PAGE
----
What is a “switch” statement in Swift?

A switch statement in Swift is a control flow statement that performs different actions depending on the value of a given expression. It provides an alternative to using a series of “if” and “else if” statements to test the value of an expression.

What is a control flow?

Imagine you’re playing a game where you have to follow the rules to win:

  • Control flow is kind of like the rules of the game.
  • It tells you what to do next based on what happened before.
  • Like, if you rolled a six, you move six spaces, if you rolled a three, you move three spaces and so on

“Control flow” is like the rules of a game in a computer program:

  • It follows them to decide the next step to take based on what happened before.
  • It’s all about keeping things in order and making sure the program does what it’s supposed to do.

The “switch” statement

Switch statements are often more readable and concise than using multiple “if” and “else if” statements, especially when working with more complex scenarios or large sets of possible values. Let’s see how it works.

let today = "Monday"

switch today {
case "Monday":
    print("It's Monday!")
case "Tuesday":
    print("It's Tuesday!")
case "Wednesday":
    print("It's Wednesday!")
case "Thursday":
    print("It's Thursday!")
case "Friday":
    print("It's Friday!")
case "Saturday":
    print("It's Saturday!")
case "Sunday":
    print("It's Sunday!")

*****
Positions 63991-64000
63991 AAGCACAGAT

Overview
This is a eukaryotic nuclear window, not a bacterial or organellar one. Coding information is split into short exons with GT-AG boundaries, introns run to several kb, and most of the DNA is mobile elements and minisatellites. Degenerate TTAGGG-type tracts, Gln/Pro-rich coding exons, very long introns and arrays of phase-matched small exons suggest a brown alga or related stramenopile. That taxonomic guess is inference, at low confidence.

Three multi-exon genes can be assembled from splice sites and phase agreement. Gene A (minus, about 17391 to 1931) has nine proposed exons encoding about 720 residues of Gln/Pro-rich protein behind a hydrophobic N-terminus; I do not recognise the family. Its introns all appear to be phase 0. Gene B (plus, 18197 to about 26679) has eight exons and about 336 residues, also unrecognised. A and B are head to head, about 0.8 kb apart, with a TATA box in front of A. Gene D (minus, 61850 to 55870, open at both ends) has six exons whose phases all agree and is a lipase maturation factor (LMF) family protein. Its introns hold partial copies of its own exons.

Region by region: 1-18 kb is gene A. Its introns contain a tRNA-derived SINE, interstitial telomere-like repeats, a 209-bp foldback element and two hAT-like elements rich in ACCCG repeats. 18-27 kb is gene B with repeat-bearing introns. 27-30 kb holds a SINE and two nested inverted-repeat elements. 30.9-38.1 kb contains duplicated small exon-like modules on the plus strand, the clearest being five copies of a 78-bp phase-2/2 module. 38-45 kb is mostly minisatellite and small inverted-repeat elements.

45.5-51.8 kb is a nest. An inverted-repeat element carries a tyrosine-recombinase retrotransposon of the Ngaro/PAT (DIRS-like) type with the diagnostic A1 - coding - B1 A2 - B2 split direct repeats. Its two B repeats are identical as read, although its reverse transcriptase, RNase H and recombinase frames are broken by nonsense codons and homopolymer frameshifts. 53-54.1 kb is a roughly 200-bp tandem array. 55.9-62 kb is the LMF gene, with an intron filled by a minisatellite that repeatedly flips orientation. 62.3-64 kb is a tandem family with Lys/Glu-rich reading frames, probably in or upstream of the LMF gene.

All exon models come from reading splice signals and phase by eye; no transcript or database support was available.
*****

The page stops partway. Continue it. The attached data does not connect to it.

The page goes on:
print("Invalid day of the week!")

// Output: "It's Monday!"
  • The “today” constant is the expression that is being evaluated, while each “case” specifies a value to compare it to.
  • If the value of “today” matches one of the cases, then the corresponding block of code is executed.
  • If none of the cases match, then the “default” block of code is executed.

Quick notes

  • A switch statement can be used instead of multiple “if” and “else if” statements when you need to compare a single variable to multiple possible values.
  • It can be easier to read and write than a long chain of `if` statements, especially when there are many possible values to check.
  • Additionally, some programming languages, like Swift, require a “default” case in a switch statement, which helps ensure that all possible cases are accounted for.
  • However, there may be situations where an “if” statement or a different type of control flow statement, such as a loop or a ternary operator, is more appropriate, depending on the specific requirements of the program.
  • Ultimately, the choice between different types of control flow statements depends on the specific problem being solved and the programmer’s personal style and preferences.

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